And as Stubbs says, there’s “a duality about Neu!” As captured in the contrasting personalities of the two members, Klaus Dinger and Michael Rother, fire and water. Rother has said “I feel comfortable near water - it has an effect I can’t explain. It has to do with the passage of time, it also moves along like music itself”. There’s tracks called ‘Weissensee’ (White Sea) and ’Seeland’ (Sea Land), there’s water sounds on ’Leb Wohl’.

In another interview he recalled childhood years spent in Asia: “I do remember being completely fascinated by the strange sounds of Pakistani music as a child… this music that seemed to go on and on, with no structure that I could make out, - just an endless stream of melody and rhythm, like a river.” (Nor was he the only Krautrocker to be influenced by the rhythms of what we’d now call world music.)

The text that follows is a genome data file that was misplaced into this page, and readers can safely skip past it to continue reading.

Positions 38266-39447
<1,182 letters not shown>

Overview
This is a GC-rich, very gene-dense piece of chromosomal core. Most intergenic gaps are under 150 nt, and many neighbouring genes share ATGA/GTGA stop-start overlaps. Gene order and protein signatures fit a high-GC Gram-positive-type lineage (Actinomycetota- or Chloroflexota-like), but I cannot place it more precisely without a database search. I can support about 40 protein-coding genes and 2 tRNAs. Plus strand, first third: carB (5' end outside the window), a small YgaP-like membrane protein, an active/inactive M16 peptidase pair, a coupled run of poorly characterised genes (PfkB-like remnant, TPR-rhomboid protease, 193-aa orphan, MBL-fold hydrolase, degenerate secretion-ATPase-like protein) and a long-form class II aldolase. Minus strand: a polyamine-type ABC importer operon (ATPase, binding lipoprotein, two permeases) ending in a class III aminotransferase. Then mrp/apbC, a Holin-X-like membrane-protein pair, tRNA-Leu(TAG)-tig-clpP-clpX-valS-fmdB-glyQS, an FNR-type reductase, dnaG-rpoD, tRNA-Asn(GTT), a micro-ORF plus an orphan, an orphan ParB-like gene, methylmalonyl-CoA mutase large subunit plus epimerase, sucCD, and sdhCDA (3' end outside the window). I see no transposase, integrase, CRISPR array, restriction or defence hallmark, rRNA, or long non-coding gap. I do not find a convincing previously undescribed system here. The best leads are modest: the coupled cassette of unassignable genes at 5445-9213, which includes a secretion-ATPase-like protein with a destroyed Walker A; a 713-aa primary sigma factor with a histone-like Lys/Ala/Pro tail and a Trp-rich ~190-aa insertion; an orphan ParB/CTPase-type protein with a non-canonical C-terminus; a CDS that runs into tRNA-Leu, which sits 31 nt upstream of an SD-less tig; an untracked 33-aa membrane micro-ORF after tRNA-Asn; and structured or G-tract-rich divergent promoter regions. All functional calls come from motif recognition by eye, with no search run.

While Dinger’s great contribution was the motorik beat, now so associated with Krautrock that Stubbs needs to explain a track doesn’t need to use it to count. (Ever the contrarian, Dinger then abandoned drums before the band had even split.) It’s hard to explain the effect of this beat without hearing it.

Writing in the Quietus, Stubbs said: it “just breathes out - a single line, a constant process. Not circular, but driving from A to wherever.” And Dinger’s favoured term for it was “long straight”. Unaccented, without stress on any one strike, it becomes all about forward motion - each iteration there just to take us to the next one.

And if all that makes it sound like Neu! were a collision of opposites whose “opposing constituents” could only temporarily be reconciled, their third album was effectively a contractual obligation which they only coped with by allocating themselves a side each. After the band split, Rother set up a studio in rural seclusion (from where I believe he works to this day) while Dinger remained in industrial Dusseldorf. Dinger always claimed Neu! had to come not just from West Germany but specifically from Dusseldorf, as Stubbs puts it “emerging from the unique friction between that town’s fine art scene and plethora of advertising agencies.”